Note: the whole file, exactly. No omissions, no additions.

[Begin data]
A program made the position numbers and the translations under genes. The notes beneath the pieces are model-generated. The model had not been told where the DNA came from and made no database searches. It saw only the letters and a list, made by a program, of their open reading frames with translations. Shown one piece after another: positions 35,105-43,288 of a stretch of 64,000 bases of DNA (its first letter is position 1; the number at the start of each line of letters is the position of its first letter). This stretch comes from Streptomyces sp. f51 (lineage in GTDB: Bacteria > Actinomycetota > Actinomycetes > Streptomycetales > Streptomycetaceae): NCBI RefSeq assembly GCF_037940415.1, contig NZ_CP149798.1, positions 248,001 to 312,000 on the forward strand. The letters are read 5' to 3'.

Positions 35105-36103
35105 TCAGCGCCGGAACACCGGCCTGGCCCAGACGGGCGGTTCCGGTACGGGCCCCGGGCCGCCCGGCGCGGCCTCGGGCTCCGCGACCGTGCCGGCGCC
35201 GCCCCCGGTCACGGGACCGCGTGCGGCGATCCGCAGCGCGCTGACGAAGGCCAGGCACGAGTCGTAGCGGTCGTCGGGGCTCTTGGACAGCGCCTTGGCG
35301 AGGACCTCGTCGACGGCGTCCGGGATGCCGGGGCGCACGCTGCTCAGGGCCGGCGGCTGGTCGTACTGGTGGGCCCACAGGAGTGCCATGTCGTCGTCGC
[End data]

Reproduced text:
A program made the position numbers and the translations under genes. The notes beneath the pieces are model-generated. The model had not been told where the DNA came from and made no database searches. It saw only the letters and a list, made by a program, of their open reading frames with translations. Shown one piece after another: positions 35,105-43,288 of a stretch of 64,000 bases of DNA (its first letter is position 1; the number at the start of each line of letters is the position of its first letter). This stretch comes from Streptomyces sp. f51 (lineage in GTDB: Bacteria > Actinomycetota > Actinomycetes > Streptomycetales > Streptomycetaceae): NCBI RefSeq assembly GCF_037940415.1, contig NZ_CP149798.1, positions 248,001 to 312,000 on the forward strand. The letters are read 5' to 3'.

Positions 35105-36103
35105 TCAGCGCCGGAACACCGGCCTGGCCCAGACGGGCGGTTCCGGTACGGGCCCCGGGCCGCCCGGCGCGGCCTCGGGCTCCGCGACCGTGCCGGCGCC
35201 GCCCCCGGTCACGGGACCGCGTGCGGCGATCCGCAGCGCGCTGACGAAGGCCAGGCACGAGTCGTAGCGGTCGTCGGGGCTCTTGGACAGCGCCTTGGCG
35301 AGGACCTCGTCGACGGCGTCCGGGATGCCGGGGCGCACGCTGCTCAGGGCCGGCGGCTGGTCGTACTGGTGGGCCCACAGGAGTGCCATGTCGTCGTCGC